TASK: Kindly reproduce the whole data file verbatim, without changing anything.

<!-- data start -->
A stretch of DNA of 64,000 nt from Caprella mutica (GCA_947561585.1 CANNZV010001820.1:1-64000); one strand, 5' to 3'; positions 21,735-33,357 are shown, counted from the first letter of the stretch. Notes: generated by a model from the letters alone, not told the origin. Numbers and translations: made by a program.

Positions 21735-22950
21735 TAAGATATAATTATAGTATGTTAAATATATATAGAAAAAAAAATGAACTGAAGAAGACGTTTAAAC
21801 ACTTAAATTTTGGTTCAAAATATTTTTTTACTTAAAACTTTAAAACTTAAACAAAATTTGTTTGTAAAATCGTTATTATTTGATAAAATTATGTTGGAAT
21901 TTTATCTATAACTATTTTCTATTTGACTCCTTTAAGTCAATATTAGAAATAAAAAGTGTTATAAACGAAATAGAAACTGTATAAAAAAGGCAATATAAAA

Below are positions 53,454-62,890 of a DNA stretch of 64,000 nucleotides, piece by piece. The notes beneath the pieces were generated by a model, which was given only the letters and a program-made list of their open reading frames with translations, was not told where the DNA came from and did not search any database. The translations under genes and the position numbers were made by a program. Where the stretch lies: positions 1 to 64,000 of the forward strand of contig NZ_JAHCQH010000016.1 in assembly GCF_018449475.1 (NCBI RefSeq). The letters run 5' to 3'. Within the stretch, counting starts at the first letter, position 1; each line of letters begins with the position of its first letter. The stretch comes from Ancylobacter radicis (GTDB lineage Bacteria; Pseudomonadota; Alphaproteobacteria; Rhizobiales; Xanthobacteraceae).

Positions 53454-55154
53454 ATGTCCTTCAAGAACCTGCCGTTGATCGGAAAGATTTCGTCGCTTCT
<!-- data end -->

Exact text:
A stretch of DNA of 64,000 nt from Caprella mutica (GCA_947561585.1 CANNZV010001820.1:1-64000); one strand, 5' to 3'; positions 21,735-33,357 are shown, counted from the first letter of the stretch. Notes: generated by a model from the letters alone, not told the origin. Numbers and translations: made by a program.

Positions 21735-22950
21735 TAAGATATAATTATAGTATGTTAAATATATATAGAAAAAAAAATGAACTGAAGAAGACGTTTAAAC
21801 ACTTAAATTTTGGTTCAAAATATTTTTTTACTTAAAACTTTAAAACTTAAACAAAATTTGTTTGTAAAATCGTTATTATTTGATAAAATTATGTTGGAAT
21901 TTTATCTATAACTATTTTCTATTTGACTCCTTTAAGTCAATATTAGAAATAAAAAGTGTTATAAACGAAATAGAAACTGTATAAAAAAGGCAATATAAAA

Below are positions 53,454-62,890 of a DNA stretch of 64,000 nucleotides, piece by piece. The notes beneath the pieces were generated by a model, which was given only the letters and a program-made list of their open reading frames with translations, was not told where the DNA came from and did not search any database. The translations under genes and the position numbers were made by a program. Where the stretch lies: positions 1 to 64,000 of the forward strand of contig NZ_JAHCQH010000016.1 in assembly GCF_018449475.1 (NCBI RefSeq). The letters run 5' to 3'. Within the stretch, counting starts at the first letter, position 1; each line of letters begins with the position of its first letter. The stretch comes from Ancylobacter radicis (GTDB lineage Bacteria; Pseudomonadota; Alphaproteobacteria; Rhizobiales; Xanthobacteraceae).

Positions 53454-55154
53454 ATGTCCTTCAAGAACCTGCCGTTGATCGGAAAGATTTCGTCGCTTCT